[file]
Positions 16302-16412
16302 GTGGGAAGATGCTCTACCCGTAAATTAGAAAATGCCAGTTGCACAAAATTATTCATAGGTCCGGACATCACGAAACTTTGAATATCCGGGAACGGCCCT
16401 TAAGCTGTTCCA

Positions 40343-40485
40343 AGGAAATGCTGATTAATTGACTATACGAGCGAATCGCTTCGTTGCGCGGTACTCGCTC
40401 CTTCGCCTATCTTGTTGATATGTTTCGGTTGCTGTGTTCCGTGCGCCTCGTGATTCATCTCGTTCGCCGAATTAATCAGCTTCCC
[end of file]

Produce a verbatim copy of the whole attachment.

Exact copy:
Positions 16302-16412
16302 GTGGGAAGATGCTCTACCCGTAAATTAGAAAATGCCAGTTGCACAAAATTATTCATAGGTCCGGACATCACGAAACTTTGAATATCCGGGAACGGCCCT
16401 TAAGCTGTTCCA

Positions 40343-40485
40343 AGGAAATGCTGATTAATTGACTATACGAGCGAATCGCTTCGTTGCGCGGTACTCGCTC
40401 CTTCGCCTATCTTGTTGATATGTTTCGGTTGCTGTGTTCCGTGCGCCTCGTGATTCATCTCGTTCGCCGAATTAATCAGCTTCCC